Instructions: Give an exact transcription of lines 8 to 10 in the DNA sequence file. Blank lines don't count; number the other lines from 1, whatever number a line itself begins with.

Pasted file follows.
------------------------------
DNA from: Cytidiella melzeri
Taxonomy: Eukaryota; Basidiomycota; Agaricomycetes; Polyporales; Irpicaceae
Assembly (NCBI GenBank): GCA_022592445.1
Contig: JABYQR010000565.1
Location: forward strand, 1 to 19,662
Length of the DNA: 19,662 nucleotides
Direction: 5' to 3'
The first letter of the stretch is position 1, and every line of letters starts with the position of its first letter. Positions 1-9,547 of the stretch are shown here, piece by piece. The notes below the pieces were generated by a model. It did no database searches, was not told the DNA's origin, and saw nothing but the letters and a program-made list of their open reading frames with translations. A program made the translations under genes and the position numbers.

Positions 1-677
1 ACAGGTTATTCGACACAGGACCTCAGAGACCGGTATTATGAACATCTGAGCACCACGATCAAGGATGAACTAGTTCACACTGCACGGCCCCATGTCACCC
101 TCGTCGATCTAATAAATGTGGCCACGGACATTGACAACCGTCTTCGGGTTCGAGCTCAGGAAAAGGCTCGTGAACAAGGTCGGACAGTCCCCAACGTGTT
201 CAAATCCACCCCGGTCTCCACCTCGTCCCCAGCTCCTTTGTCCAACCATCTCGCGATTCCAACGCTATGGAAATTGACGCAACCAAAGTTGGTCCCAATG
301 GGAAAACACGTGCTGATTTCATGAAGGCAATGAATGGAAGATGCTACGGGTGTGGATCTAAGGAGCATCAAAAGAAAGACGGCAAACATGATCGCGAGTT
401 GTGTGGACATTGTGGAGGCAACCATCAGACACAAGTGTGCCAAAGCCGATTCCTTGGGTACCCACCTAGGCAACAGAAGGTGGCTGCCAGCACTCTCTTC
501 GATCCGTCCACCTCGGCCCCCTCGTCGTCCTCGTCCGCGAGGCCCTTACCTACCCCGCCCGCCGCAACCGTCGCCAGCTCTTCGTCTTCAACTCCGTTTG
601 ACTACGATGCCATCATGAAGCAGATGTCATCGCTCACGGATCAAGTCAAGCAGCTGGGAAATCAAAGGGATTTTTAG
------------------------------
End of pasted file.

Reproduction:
The first letter of the stretch is position 1, and every line of letters starts with the position of its first letter. Positions 1-9,547 of the stretch are shown here, piece by piece. The notes below the pieces were generated by a model. It did no database searches, was not told the DNA's origin, and saw nothing but the letters and a program-made list of their open reading frames with translations. A program made the translations under genes and the position numbers.

Positions 1-677
1 ACAGGTTATTCGACACAGGACCTCAGAGACCGGTATTATGAACATCTGAGCACCACGATCAAGGATGAACTAGTTCACACTGCACGGCCCCATGTCACCC